Luke concluded this unique parable story. This gardener told his owner that if this fig tree would bear fruit during this time (κἂν μὲν ποιήσῃ καρπὸν εἰς τὸ), then well and good (μέλλον). However, if it did not (εἰ δὲ μήγε), that they would cut it down (ἐκκόψεις αὐτήν). There was one more chance, but only one more. Have you ever given anyone an extra chance?
Luke indicated that Jesus said to her (ὁ δὲ εἶπεν αὐτῇ), calling her daughter (Θυγάτηρ), that her faith had saved her or made her well (ἡ πίστις σου σέσωκέν σε). Using the second person singular imperative, he told her that she was to go in peace (πορεύου εἰς εἰρήνην). This ending to the healing of this woman with the flowing blood was nearly the same in Matthew, chapter 9:22, and Mark, chapter 5:34. Mark had pretty much the same narrative as Luke. Like the other healings, Jesus said to this woman that her faith had healed, cured, or saved her. He called her “daughter (Θυγάτηρ).” He told her to go in peace. This woman was cured of her affliction or disease, as faith was a key ingredient in this healing, as in every healing. Matthew was slightly different. He said that Jesus realized that power had gone forth from him. Jesus then turned around and saw her. He realized what she was thinking. Like the other times, Jesus said that her faith had saved or cured her. He called her “daughter (θύγατερ).” He told her to have courage and take heart. With that, this woman was cured at that very hour, rather than at the initial touching of the garment, as in the other 2 synoptics. Faith was a key ingredient in all these healings. How strong is your faith?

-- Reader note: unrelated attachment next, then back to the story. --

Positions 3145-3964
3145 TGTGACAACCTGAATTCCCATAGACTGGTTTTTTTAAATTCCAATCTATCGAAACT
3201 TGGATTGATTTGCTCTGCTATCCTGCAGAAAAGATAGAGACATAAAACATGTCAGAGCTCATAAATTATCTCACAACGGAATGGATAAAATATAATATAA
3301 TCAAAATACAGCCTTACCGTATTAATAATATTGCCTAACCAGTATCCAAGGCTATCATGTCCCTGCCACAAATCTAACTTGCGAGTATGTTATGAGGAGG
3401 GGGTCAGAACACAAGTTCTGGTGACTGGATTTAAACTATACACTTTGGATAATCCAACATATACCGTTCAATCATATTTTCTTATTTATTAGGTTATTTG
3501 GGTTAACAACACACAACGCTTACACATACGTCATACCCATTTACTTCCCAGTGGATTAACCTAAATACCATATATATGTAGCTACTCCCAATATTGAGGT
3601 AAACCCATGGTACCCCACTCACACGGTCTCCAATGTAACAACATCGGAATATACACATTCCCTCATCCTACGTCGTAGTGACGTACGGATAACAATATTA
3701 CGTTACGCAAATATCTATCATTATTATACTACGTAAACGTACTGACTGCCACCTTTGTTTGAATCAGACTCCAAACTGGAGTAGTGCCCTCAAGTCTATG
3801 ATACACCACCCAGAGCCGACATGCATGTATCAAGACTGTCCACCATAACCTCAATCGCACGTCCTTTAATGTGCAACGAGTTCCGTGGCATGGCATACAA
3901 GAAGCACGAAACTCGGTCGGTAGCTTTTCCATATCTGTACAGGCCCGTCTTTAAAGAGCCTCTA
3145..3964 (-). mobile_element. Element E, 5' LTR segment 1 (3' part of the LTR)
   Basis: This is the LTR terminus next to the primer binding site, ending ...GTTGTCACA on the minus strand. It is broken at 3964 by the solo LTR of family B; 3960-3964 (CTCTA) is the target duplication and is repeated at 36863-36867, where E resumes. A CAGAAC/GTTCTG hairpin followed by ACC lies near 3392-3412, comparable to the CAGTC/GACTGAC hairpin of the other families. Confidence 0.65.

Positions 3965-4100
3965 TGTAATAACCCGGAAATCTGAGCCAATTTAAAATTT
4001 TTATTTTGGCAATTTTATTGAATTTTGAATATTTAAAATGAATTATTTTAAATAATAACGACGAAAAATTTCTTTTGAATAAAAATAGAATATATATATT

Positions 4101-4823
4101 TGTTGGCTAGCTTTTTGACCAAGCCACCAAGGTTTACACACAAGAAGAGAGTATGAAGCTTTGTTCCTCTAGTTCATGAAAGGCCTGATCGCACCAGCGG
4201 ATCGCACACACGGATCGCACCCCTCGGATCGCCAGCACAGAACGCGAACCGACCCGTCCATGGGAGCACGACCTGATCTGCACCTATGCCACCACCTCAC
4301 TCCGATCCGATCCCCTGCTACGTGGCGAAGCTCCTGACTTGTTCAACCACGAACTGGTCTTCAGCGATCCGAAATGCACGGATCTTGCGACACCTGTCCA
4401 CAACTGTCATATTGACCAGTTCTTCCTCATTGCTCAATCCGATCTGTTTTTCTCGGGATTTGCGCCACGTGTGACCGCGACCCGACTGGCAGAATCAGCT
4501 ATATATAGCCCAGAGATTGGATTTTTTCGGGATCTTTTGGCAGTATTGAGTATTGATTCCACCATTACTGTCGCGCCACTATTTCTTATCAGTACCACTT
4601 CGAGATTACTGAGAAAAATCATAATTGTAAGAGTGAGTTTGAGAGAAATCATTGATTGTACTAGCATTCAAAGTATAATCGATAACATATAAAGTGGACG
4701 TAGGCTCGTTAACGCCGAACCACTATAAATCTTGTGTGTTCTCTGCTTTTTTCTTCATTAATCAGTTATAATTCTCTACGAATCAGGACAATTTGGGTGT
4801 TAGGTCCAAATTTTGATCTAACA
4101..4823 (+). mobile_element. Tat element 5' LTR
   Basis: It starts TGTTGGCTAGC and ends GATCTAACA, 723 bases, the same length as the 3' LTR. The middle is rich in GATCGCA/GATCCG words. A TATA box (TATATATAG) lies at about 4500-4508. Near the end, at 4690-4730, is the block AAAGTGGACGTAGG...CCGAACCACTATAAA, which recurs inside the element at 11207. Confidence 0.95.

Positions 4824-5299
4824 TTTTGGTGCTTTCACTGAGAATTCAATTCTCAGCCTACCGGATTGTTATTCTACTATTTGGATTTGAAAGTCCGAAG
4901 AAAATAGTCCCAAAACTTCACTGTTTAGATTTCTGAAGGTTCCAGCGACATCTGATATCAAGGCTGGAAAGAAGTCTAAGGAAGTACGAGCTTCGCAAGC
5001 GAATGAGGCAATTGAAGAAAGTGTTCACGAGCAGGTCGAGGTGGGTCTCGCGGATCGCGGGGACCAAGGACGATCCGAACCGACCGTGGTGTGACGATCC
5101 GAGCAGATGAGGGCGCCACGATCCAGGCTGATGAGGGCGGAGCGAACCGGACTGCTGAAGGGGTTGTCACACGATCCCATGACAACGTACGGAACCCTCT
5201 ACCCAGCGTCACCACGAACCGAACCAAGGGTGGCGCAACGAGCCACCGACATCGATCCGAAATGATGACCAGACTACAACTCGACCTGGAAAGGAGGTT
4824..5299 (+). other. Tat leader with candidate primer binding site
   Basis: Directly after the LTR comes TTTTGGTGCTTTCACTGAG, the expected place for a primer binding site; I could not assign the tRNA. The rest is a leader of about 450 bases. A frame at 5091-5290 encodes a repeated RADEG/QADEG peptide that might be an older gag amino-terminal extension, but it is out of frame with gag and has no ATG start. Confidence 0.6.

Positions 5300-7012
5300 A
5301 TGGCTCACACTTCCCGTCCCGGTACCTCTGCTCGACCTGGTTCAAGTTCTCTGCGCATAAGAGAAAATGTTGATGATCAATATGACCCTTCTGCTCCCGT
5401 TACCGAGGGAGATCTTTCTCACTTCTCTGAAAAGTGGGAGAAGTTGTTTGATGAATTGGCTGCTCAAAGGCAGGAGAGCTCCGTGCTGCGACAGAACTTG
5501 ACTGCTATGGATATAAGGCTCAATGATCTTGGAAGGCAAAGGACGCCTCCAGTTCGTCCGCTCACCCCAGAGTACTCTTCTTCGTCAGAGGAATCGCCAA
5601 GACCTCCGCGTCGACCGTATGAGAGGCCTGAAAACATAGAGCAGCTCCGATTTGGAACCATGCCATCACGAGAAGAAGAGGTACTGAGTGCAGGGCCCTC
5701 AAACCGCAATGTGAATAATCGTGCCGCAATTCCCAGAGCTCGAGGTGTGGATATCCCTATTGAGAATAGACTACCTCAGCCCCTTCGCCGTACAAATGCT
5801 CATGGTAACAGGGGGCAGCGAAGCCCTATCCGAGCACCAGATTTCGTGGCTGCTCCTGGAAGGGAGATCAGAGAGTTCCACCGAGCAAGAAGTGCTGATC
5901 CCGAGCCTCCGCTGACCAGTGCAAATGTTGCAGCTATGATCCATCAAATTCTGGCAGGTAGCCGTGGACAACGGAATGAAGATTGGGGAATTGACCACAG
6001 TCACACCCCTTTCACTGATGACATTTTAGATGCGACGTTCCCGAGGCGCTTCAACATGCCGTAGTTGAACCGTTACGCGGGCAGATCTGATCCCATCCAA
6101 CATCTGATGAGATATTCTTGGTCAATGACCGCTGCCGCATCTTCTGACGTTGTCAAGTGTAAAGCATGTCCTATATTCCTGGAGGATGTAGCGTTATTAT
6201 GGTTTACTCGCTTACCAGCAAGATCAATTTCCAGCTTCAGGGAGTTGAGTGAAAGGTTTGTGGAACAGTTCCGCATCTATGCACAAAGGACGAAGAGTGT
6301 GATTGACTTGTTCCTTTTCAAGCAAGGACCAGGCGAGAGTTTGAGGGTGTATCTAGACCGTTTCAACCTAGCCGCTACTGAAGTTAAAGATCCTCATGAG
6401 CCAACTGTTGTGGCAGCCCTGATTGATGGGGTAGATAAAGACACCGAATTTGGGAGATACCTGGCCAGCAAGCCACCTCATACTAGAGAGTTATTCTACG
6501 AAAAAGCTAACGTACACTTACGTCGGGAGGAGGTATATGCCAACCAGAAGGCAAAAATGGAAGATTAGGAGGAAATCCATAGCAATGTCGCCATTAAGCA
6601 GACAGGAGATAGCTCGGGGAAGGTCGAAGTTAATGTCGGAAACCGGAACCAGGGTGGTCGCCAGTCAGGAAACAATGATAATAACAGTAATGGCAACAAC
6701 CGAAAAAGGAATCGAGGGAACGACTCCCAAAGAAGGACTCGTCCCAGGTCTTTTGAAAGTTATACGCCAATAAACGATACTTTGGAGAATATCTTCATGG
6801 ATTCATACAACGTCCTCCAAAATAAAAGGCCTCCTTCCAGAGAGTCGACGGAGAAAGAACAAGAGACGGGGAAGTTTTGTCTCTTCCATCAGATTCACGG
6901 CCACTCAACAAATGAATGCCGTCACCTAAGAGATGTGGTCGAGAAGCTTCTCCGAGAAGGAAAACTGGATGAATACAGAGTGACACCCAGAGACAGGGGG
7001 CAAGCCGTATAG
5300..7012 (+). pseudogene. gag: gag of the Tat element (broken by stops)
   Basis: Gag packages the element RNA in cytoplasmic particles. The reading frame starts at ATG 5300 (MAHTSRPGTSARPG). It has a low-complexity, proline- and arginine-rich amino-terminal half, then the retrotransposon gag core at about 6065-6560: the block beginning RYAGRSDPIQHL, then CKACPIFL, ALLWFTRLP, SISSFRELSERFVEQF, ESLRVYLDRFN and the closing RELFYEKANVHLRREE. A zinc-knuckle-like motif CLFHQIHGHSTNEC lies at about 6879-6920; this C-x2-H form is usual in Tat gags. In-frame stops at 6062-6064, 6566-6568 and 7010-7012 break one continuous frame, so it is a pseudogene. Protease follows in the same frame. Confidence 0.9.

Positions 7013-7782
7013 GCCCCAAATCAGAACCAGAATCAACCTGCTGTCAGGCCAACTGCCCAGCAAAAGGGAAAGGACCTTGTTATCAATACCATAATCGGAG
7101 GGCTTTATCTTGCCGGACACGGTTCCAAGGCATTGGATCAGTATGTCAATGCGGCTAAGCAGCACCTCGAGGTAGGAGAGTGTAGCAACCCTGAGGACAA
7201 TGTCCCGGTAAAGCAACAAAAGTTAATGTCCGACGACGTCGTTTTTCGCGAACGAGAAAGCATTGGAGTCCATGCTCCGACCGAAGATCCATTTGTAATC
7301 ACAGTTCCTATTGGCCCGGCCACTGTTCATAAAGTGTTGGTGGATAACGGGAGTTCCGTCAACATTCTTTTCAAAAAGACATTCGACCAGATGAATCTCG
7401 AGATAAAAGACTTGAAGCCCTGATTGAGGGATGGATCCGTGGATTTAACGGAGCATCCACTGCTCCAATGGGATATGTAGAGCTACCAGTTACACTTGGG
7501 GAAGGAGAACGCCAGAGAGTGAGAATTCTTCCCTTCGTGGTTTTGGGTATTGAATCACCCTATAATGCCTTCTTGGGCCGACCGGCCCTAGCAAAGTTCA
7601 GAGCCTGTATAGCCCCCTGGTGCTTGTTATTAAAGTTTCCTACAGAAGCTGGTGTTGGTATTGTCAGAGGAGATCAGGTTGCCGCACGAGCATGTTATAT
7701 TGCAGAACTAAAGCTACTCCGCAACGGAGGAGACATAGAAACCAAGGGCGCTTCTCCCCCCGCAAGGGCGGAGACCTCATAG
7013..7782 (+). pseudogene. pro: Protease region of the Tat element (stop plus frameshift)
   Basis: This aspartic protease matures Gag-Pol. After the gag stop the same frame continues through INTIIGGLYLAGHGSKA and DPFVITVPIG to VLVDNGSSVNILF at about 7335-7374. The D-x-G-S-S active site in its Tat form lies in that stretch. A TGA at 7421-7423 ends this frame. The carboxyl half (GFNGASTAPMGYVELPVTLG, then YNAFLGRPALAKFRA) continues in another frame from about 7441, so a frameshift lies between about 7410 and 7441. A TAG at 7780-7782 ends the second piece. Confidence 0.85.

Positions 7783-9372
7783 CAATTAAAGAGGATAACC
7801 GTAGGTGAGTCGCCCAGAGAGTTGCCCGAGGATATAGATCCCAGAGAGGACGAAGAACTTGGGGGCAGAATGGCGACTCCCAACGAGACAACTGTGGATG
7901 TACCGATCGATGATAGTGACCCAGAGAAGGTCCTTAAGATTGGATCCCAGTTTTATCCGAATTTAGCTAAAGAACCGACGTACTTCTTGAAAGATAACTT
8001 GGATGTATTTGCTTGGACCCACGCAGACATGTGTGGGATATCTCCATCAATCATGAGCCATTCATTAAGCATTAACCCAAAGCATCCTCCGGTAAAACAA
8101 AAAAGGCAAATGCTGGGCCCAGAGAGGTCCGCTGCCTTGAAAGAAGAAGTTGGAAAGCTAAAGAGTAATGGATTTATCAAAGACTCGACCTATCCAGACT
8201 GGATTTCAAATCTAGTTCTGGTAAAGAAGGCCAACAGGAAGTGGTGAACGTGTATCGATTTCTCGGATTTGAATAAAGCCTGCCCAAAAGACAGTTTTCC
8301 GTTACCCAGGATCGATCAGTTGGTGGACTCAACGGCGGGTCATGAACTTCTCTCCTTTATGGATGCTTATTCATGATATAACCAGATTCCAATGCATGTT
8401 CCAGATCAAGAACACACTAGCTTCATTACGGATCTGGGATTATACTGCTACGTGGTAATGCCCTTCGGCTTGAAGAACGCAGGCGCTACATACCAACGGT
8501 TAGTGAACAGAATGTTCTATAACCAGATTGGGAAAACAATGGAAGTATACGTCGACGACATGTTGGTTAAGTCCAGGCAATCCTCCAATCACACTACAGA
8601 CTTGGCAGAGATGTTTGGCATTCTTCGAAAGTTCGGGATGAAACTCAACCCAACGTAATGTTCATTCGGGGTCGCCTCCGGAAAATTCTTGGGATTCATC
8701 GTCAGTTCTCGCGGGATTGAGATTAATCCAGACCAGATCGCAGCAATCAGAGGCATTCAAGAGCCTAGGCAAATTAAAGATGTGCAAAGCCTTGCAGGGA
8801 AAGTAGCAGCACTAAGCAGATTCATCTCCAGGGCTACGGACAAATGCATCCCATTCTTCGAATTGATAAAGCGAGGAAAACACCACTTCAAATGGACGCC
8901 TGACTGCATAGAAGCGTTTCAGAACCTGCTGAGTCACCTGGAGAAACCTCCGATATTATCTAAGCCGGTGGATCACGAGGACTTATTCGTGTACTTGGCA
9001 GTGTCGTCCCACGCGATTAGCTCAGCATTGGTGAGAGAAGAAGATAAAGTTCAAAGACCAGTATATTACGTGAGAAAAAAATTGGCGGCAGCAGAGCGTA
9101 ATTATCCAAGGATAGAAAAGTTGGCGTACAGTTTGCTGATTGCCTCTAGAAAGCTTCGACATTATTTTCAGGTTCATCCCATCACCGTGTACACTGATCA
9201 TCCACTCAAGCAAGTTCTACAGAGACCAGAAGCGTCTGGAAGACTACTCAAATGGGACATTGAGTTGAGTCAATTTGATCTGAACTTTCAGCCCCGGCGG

Luke uniquely indicated that Jesus said they would be cursed (οὐαὶ), using the second person plural. If people spoke well of them (ὅταν καλῶς ὑμᾶς εἴπωσιν πάντες οἱ ἄνθρωποι), that is what (κατὰ αὐτὰ) their ancestors or fathers (οἱ πατέρες αὐτῶν) did (γὰρ ἐποίουν) to the false or pseudo-prophets (τοῖς ψευδοπροφήταις). This is the reverse of verses 22-23, where Jesus said that they would be blessed, happy, and fortunate (μακάριοί ἐστε), when people hated them (ὅταν μισήσωσιν ὑμᾶς οἱ ἄνθρωποι) or excluded them (καὶ ὅταν ἀφορίσωσιν ὑμᾶς) on account of the Son of Man (ἕνεκα τοῦ Υἱοῦ τοῦ ἀνθρώπου). They would be blessed (μακάριοί ἐστε), when people insulted them (καὶ ὀνειδίσωσιν) or defamed them. There is something equivalent to Matthew, chapter 5:11. This persecution is precisely what (κατὰ αὐτὰ) their ancestors (οἱ πατέρες αὐτῶν) had done to the ancient prophets (γὰρ ἐποίουν τοῖς προφήταις). In a certain sense, they were a continuation of the Old Testament persecuted prophets who had gone before them. However, if people spoke well of them and treated them nice, perhaps they were the false prophets.